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  • Writer's pictureThe San Juan Daily Star

‘Bad to worse’: PREPA creditors spurn amended debt plan & disclosure statement


The Financial Oversight & Management Board and National Public Finance Guarantee Corp. said in separate legal statements that their deal, which they acknowledged would pay the insurer more than other bondholders, is permissible because National settled.

By The Star Staff


Puerto Rico Electric Power Authority’s (PREPA) creditors are objecting to the power utility’s amended debt deal and disclosure statement, describing as unfair an agreement reached with National Public Finance Guarantee Corp.


After filing a debt adjustment plan in December for PREPA, the Financial Oversight and Management Board filed amended versions earlier this month that reflected the terms of the oversight board’s settlement with National Public Finance Guarantee Corp., added two new classes of claims, and incorporated a number of new or revised exhibits regarding PREPA’s proposed “Legacy Charge” for consumers and other components of the plan.


The new plan would settle National’s bond claim for 83 cents on the dollar but offers to pay only 56 cents for settling bondholders and bond insurers if they win all litigation related to the validity of the security of their claims, and only 50 cents on the dollar if they settle their claims, the Ad Hoc Group of PREPA bondholders argued in a legal opposition filed last Friday.


“PREPA’s Plan and Disclosure Statement have gone from bad to worse,” the Ad Hoc Group said. “The First Amended Plan doesn’t correct the fundamental flaws that made its original version patently unconfirmable.”


The disclosure statement provides no basis for the wide disparities in recoveries among holders of the same bonds, other than National’s agreement to vote for the plan in exchange for wildly preferential treatment, the group said.


“To fund National’s ‘yes’ vote, moreover, the Oversight Board simply adds more than $250 million to the total amount of creditor recoveries -- thereby confirming that the Oversight Board’s asserted affordability cap is a made-up figure that it moves up or down at its whim,” the Ad Hoc Group said.


Likewise, the Unsecured Creditors Committee (UCC) called the agreement “a ‘Frankenstein’ plan,” asking that the court hold off until the outcome of litigation on the security of the bonds is completed before moving the debt deal forward.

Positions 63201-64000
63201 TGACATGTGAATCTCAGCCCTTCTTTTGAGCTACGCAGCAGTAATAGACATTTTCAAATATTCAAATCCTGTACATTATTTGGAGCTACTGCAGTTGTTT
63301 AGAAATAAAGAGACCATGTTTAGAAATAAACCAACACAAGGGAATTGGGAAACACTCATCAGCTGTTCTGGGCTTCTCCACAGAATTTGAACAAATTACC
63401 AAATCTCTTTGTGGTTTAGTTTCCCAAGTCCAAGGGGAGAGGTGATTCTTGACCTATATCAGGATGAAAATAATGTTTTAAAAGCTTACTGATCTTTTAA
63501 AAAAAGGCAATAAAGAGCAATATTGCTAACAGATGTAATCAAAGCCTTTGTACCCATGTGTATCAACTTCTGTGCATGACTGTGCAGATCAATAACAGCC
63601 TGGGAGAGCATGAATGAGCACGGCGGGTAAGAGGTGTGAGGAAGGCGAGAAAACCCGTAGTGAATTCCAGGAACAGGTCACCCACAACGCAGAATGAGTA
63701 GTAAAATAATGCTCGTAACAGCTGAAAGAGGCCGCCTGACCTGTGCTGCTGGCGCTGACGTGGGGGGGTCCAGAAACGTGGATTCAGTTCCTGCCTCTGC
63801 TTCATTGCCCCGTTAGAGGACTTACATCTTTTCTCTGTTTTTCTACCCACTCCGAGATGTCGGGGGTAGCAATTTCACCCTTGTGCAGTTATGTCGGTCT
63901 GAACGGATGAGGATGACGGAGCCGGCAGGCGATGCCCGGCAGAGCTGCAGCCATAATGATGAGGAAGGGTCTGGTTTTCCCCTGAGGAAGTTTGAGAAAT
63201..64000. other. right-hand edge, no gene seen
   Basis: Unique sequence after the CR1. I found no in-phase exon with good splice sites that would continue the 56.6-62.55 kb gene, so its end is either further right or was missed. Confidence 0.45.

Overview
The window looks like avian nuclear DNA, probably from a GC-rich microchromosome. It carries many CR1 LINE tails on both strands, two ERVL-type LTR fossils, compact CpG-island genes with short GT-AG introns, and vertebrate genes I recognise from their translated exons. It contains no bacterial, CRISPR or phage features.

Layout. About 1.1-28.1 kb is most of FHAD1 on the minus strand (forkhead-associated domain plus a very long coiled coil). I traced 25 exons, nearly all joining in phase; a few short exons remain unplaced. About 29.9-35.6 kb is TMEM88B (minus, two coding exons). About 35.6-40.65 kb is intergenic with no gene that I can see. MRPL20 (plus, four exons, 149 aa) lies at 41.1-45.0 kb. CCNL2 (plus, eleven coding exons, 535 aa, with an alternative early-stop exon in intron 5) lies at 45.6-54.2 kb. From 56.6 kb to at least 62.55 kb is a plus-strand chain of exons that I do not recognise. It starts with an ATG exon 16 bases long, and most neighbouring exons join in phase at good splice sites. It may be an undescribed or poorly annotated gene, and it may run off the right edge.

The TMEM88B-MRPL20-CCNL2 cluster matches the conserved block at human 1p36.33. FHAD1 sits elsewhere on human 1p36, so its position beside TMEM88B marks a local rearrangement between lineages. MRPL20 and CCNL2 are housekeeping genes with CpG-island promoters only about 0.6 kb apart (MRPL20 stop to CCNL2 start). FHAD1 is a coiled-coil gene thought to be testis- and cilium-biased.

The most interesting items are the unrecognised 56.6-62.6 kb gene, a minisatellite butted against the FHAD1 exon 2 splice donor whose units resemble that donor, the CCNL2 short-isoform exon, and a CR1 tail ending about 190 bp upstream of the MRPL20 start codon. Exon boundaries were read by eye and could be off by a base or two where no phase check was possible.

“It is bizarre -- to put it mildly -- for the oversight board to offer National an aggregate recovery in excess of 83% (regardless of the outcome of the amended lien & recourse challenge), while taking the position in the amended lien & recourse challenge (which position the committee supports) that National has no claims at all, other than a claim secured by the very limited funds in the sinking fund,” the UCC argued. “The National settlement thus causes the committee to begin to question whether the first amended plan is even proposed in good faith.”


A hearing on the disclosure statement is scheduled for next Tuesday, Feb 28. The bond trustee, U.S. Bank National, and bond insurer Syncora also filed objections.


The oversight board and National Public Finance Guarantee Corp. said in separate legal statements earlier this week that their deal, which they acknowledged would pay the insurer more than other bondholders, is permissible because National settled.


“National’s separate classification under the first amended plan appropriately reflects National’s status as a settling party and allows it to implement settlement provisions for insured bondholders and recognizes National’s separate contractual reimbursement claims,” the municipal bond insurer argued.

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